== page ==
At the three respective Rhode Island Breachways: Charlestown, Quonochontaug and Weekapaug, the last two hours of the dropping tide is generally considered the best time to fish. A couple of things occur during falling tides that contribute to this fact. First, as the tide approaches low, the volume of water flowing out increases: more water exits towards the end of the tide. At a breachway, the water also accelerates due to the constriction of the walled inlet. Small or immature baitfish can’t effectively swim against the current, and get swept out the end. But stripers, with their wide tails and foremost swimming ability, can easily hold in a breachway current and wait for the tide to bring them dinner. For this reason, the breachway ends are the favored location in the tailing hours of a dropping tide. Conventional fishermen capitalize by taking up position there while drifting live bait or artificials to the waiting predators. The participants often take turns along the breachway ends by using a technique known as The Rotation. The Rotation, a choreographed, cast-drift-and-move technique, allows each fisherman repeating turns at the coveted, breachway end.
Unfortunately, The Rotation does not accommodate fly fishers. I’ve seen fly fisherman get everything from dirty looks to threats from the regulars for monopolizing the breachway ends. In a general sense, regardless of who is there first, breachway culture dictates that one person should not have the breachway’s best spot all to themselves. As an outnumbered fly fisherman, this means you will be expected to exit when others are present. Indeed, not sharing the end spots with others has evolved into the most basic transgression of breachway etiquette. You will not find too many friends along the stones if you fail to realize this.
There is an up side to being banished though…. One learns to improvise. There are a lot of, what I term off-time and off-tide, opportunities at the breachways. Though the last two hours of an outgoing tide are considered prime, collectively this period makes up only four hours a day. At these off times you’ll find yourself with little company. It’s a big breachway and there are lots of ways to fish it. With a little innovation, one can have a successful breachway outing at many different times, and under a variety of conditions. While I won’t get too much into the specifics relating to each area, I will point out some commonalities of time and structure that apply to all.
First light, or grey-dawn, at any of the breachways is an almost sure-fire bet. Fish that have been holding in the upper reaches of the back-pond tend to forage along the rocks at first light in all but the strongest stages of the incoming tide. For fly-fishers looking to capitalize, dawn is prime time. Of course, one must ensure that one is actually fishing at first light, not arriving at first light. I like to arrive while it is still dark and suit up. In the summer months this can mean being at the breachway as early as 3:30 A.M. Good flies for first light include deceivers in white or chartreuse, sliders, poppers and Clouser Minnows.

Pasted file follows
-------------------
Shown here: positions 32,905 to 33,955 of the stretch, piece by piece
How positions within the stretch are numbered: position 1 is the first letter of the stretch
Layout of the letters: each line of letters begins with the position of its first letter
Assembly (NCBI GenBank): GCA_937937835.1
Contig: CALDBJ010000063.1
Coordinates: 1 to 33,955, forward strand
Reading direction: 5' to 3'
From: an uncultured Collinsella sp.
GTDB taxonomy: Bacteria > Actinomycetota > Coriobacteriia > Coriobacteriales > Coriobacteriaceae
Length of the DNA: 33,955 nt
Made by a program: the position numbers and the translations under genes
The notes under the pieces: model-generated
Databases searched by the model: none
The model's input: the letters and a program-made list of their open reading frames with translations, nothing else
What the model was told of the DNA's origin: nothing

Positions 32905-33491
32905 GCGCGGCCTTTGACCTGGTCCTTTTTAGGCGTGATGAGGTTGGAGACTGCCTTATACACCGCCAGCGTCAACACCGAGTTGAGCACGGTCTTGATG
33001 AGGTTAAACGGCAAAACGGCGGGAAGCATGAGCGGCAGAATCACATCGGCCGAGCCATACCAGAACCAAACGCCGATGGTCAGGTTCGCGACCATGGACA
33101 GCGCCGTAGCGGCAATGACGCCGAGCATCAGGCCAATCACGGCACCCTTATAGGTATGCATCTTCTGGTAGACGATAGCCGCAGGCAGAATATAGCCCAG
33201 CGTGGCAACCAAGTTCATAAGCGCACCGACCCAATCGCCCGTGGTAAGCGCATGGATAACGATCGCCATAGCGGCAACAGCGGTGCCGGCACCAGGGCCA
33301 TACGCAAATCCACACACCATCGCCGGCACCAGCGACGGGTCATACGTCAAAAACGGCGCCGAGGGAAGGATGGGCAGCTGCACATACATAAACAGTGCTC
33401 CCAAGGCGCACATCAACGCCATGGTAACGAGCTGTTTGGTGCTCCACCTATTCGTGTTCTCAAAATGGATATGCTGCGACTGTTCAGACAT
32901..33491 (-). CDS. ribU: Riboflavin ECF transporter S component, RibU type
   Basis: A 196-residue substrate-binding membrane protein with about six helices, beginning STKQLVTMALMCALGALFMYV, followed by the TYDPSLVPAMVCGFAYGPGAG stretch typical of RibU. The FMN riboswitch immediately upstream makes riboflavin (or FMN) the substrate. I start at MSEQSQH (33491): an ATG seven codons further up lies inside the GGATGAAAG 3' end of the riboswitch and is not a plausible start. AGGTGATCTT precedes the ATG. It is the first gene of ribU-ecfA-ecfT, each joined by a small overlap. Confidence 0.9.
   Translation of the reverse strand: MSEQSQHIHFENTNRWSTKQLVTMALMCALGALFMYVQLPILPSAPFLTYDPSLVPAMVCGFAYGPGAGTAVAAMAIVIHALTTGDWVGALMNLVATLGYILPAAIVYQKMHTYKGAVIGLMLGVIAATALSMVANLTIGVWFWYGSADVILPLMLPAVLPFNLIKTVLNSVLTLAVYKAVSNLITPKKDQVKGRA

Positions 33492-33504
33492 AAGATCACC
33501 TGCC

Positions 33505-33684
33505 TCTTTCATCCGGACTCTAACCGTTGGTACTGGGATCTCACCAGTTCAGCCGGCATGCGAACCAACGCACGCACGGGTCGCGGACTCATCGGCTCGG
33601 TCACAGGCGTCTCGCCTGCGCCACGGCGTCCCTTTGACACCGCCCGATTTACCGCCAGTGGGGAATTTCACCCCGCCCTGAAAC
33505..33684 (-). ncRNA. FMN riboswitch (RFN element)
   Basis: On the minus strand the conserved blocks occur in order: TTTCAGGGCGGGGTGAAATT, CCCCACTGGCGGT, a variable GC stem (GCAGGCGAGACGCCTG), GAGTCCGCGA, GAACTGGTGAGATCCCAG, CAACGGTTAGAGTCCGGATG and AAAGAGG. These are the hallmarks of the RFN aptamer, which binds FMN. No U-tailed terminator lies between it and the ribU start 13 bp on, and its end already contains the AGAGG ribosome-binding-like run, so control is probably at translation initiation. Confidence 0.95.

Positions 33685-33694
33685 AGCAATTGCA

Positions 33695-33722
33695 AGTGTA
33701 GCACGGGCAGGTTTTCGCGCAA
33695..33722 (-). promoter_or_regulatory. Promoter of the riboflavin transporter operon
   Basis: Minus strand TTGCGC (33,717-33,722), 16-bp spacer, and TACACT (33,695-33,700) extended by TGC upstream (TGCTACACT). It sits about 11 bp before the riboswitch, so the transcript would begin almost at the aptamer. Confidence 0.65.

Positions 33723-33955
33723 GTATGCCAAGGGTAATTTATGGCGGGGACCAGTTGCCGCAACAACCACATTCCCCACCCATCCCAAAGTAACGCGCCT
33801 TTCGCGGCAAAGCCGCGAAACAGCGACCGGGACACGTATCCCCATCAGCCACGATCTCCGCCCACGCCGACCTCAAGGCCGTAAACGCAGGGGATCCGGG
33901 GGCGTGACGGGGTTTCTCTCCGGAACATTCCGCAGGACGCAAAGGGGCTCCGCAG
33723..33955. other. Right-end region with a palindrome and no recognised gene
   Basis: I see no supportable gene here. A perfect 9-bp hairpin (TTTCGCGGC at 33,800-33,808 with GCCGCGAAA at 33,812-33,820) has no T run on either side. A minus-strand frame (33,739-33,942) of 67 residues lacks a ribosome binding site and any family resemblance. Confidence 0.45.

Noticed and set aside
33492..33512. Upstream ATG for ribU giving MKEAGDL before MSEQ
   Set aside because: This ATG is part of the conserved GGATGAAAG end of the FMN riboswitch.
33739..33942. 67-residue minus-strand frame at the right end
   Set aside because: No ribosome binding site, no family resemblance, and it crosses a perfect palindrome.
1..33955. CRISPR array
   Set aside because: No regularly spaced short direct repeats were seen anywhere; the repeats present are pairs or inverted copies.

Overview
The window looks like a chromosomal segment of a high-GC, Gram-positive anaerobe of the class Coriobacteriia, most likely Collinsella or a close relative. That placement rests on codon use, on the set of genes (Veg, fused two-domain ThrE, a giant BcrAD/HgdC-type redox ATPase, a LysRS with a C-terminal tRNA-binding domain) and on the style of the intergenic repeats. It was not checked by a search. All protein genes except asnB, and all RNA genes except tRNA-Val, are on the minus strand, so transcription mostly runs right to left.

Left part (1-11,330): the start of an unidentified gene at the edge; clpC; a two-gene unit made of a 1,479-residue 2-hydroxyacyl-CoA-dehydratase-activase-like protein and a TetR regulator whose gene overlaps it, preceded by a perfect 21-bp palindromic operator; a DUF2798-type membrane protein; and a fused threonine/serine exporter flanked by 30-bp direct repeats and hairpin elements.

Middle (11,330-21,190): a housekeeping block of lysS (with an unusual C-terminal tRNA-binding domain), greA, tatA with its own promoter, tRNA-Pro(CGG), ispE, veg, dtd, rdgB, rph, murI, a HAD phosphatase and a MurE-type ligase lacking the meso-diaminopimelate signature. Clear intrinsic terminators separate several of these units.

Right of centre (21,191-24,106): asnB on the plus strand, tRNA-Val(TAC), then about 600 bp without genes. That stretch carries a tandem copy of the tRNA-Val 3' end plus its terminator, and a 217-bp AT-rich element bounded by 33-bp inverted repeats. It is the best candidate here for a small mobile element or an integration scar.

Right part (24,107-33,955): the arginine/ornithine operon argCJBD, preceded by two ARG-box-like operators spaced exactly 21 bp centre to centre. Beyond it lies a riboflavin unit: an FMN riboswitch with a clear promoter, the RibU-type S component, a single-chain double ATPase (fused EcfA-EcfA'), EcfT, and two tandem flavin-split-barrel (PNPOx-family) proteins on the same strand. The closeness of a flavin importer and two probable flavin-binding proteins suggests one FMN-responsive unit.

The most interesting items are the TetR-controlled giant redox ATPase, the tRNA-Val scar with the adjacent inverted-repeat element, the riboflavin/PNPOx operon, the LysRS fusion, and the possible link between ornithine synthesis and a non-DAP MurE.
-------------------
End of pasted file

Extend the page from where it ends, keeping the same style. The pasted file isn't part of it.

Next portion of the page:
Beginning in August and often continuing until late autumn, bonito and false albacore are known to make forays into the breachways while in pursuit of silversides or menhaden. Again, the best bet is early morning. For many New England salty fly fishermen, hooking into one of these tuna cousins represents the ultimate shore-fishing experience. In Rhode Island, a hardcore flyfishing elite has evolved with “Albies and Bones” as their primary quest. These anglers will take up position while it is still dark, casting brightly colored epoxy patterns to the marauding gamesters at dawn’s first twinkling. The action can last anywhere from fifteen minutes to over an hour. In October and November the scene repeats, but with blues and bass as the primary target. The beauty of early morning fishing from atop your breachway perch is that you do not need to be able to throw the whole fly-line. Even someone with mediocre casting ability can hook up with a good fish. For the fish are, literally, right in front of you at first light.
The surf sides of a breachway, those that face the beachfront, are among the most under rated pieces of structure in shore fishing. This has a lot more to do with the perception of the fishermen than lack of fish. Most fishermen simply overlook or elect not to attempt it, given the abundance of alternatives in such close proximity. Others take a tunnel-vision approach, with the breachway end as the lone objective. I’ve seen fishermen arrive at the breachway and turn tail if the end is not available. A pity for them, but if you know what you are doing and when to do it, a breachway’s sides can offer one the opportunity to put on a clinic in alternative methods of breachway fishing.